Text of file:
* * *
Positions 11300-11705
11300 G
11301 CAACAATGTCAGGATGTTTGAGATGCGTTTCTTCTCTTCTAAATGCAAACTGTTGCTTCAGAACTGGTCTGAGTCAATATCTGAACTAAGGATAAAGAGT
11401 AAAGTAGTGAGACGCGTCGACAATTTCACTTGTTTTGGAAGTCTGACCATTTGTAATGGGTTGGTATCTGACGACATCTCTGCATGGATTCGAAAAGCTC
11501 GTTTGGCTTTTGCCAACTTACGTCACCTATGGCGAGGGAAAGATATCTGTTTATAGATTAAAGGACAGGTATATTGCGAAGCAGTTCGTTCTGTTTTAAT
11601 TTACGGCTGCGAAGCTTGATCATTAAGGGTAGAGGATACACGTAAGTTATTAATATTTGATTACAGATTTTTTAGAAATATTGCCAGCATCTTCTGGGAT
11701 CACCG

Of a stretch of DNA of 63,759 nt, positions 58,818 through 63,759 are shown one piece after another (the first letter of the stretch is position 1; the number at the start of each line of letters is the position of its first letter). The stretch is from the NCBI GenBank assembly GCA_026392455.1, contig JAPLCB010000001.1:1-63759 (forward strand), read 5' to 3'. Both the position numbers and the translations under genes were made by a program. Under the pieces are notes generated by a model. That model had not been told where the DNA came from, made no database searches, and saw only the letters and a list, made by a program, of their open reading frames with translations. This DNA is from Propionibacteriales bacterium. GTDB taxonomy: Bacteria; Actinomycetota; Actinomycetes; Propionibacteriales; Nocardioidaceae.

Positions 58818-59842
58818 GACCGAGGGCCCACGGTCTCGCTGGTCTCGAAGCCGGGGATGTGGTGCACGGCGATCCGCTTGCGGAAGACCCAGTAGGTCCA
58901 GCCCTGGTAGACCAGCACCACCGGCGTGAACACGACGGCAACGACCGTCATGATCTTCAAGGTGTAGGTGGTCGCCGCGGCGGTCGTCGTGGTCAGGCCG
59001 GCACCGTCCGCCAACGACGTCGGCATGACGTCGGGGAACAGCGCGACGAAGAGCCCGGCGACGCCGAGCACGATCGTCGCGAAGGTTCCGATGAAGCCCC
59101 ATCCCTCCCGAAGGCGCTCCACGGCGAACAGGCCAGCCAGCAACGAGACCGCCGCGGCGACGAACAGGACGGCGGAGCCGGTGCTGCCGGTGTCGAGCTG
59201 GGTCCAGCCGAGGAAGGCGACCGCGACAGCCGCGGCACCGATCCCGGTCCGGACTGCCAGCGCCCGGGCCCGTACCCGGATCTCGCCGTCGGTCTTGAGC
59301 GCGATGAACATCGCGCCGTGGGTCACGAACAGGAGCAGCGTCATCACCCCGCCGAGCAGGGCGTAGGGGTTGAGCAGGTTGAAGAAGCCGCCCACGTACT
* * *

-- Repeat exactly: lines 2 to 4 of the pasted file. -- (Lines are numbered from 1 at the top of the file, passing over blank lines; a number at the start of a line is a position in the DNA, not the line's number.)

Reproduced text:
11300 G
11301 CAACAATGTCAGGATGTTTGAGATGCGTTTCTTCTCTTCTAAATGCAAACTGTTGCTTCAGAACTGGTCTGAGTCAATATCTGAACTAAGGATAAAGAGT
11401 AAAGTAGTGAGACGCGTCGACAATTTCACTTGTTTTGGAAGTCTGACCATTTGTAATGGGTTGGTATCTGACGACATCTCTGCATGGATTCGAAAAGCTC